Thus, social identity and categorisation are closely related to the development of stereotypes and that negative stereotypes of out-groups are a fairly inevitable result. Moreover, such stereotyping tends to be automatic in character; that is, the individual has minimal if any awareness and/or control over it. Stereotyping is also pervasive and notoriously resistant to change (e.g. Geeraert and Yzerbyt 2007). There has been a wealth of research on identity, stereotypes, prejudice, and these theories have not only been tested but also used to develop interventions aimed at reducing prejudice. The contact hypothesis (Allport 1954), based on the idea that getting to know members of out-groups would challenge negative stereotyping and, hence, ‘re-individuate’ members of the out-group, has led to decades of research culminating in evidence that one important reason for the positive effect of contact is reduction in the anxiety commonly experienced when in the presence of the out-group (Hewstone 2003).
It would seem then that there is a great deal of theory and evidence about social cognition, which paints a mixed picture of the prospects for changing prejudiced attitudes. If identity formation, and thinking about in-groups and out-groups, is so pervasive, automatic, resistant to change, speedy and unconscious, one might be tempted to conclude that there is little teachers can do to reduce prejudice in contested social contexts. And yet we have noted above evidence from history classes in NI that some pupils can and do develop sound historical understandings in parallel with their own strong community identities and that attitudes may change as a result (Barton and McCully 2005, 2010, 2012). If one of the implicit aims of history education in NI is prejudice reduction, then some of the more recent developments in the understanding of social cognition might inform practical measures to intervene in these processes.
Two of these areas are ‘stereotype threat’ and Situational Attribution Training . The former has been shown to influence performance when an individual believes that they will perform poorly at a task because of their make-up or background. However, Johns et al. (2005) found that by teaching about stereotype threat, ‘Knowing is half the battle’ or in other words this effect could be counteracted. This might be of interest to history teachers where some pupils might feel disadvantaged when studying history that is perceived to be that belonging to ‘the other’. Acknowledging this at the outset might help to ensure that those pupils who would benefit from learning about less familiar historical perspectives do so, rather than simply accept that these perspectives are too difficult for them to understand and accept.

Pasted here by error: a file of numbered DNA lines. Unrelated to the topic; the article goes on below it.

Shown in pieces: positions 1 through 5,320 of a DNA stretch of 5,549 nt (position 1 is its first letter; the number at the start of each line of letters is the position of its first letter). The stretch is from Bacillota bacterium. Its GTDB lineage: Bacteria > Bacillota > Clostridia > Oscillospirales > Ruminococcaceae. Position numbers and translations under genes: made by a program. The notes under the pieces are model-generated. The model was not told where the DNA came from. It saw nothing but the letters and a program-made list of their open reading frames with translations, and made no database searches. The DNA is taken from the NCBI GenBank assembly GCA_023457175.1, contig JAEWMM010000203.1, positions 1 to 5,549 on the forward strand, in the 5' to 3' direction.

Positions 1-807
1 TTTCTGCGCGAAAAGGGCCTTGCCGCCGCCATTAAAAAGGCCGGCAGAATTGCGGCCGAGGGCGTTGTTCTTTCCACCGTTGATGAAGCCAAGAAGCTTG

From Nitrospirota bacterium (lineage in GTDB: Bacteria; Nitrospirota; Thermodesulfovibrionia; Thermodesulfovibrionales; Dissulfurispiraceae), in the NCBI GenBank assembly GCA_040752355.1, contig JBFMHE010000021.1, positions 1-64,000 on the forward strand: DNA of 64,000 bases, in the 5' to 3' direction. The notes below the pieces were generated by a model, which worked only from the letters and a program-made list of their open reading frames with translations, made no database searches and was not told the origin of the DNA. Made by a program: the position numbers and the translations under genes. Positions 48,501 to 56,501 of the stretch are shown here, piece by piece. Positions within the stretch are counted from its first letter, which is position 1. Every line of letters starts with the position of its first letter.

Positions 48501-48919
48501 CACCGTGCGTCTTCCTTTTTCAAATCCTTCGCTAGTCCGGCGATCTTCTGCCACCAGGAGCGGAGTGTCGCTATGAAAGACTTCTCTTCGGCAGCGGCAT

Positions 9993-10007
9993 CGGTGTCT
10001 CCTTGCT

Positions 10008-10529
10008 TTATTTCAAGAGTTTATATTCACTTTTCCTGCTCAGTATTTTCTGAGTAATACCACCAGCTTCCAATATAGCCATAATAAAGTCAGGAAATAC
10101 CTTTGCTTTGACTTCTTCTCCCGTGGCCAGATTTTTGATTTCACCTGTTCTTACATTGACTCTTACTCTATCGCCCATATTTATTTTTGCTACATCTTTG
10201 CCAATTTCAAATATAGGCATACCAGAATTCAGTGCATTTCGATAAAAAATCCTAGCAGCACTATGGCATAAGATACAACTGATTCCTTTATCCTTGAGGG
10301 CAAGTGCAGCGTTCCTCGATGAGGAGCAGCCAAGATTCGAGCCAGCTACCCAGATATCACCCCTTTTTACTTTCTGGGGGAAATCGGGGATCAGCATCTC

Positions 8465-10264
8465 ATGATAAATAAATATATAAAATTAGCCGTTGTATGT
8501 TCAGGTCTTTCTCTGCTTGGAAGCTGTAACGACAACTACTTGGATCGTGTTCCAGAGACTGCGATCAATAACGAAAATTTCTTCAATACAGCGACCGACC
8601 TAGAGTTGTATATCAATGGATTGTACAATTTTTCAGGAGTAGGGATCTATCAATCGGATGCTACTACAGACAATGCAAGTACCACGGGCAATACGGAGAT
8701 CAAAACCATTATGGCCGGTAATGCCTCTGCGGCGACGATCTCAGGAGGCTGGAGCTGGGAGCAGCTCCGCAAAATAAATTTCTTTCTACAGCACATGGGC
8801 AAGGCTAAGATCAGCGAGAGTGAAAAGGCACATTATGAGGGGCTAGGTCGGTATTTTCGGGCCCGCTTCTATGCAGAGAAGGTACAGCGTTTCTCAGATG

Situational Attribution Training (e.g. Stewart et al. 2010) in educational settings had been developed on the basis of attribution theory. This addresses how we decide whether an individual’s actions are due to context or to their own characteristics (disposition) and relates to stereotyping, as negative acts are more often attributed to situation for in-group members and to disposition for out-group members. Experiments have shown that automatic stereotyping can be reduced by repeatedly choosing situational explanations over dispositional ones for behaviours. This work took place in controlled conditions over a lengthy period, but in principle, situational explanations of actions resonate with contemporary arguments relating to empathetic understanding in history. Rather than asking young people to ‘imagine you are’ someone in the past, they should be encouraged to try to understand why individuals acted the way they did in the circumstances pertaining at the time (Lee and Shemilt 2011).
The principal point of this section is to argue that as theories and evidence in relation to the social cognition processes involved in prejudice become better understood, so too does understanding of how best to intervene in these processes. We now turn to examine two recent innovations in history teaching in NI designed to contribute to better intergroup relations. The aim is to analyse to what extent they may have been informed by social psychological theories and concepts, and how they might be better informed in this regard.
Facing Our History, Shaping the Future and Teaching Divided Histories: A Critical Analysis
As FOHSTF and TDH are designed to support history teaching’s wider remit and have explicitly targeted the social utility of history teaching as a central aim, arguably, they signpost possibilities for dialogue between educators and psychologists. FOHSTF is an offshoot of the Boston-based organisation, Facing History and Ourselves. FOHSTF has evolved from the Facing History philosophy, which began with Holocaust education and the power of human agency to bring change if ‘bystanders’ can be transformed to ‘upstanders’ in opposition to social injustice. Internationally, the work of Facing History has been adapted in a number of conflict-affected contexts including South Africa and Rwanda to address the legacies of conflict, but its approach has also been criticised, particularly with regard to its role as a conduit for disciplinary understanding of history (Schweber 2004). TDH is a local NI initiative; its philosophy is rooted in the belief that the use of moving image and digital technologies to develop creative and critical skills can ‘liberate and empower’ young people to engage practically with issues of conflict and division (Nerve Centre 2014).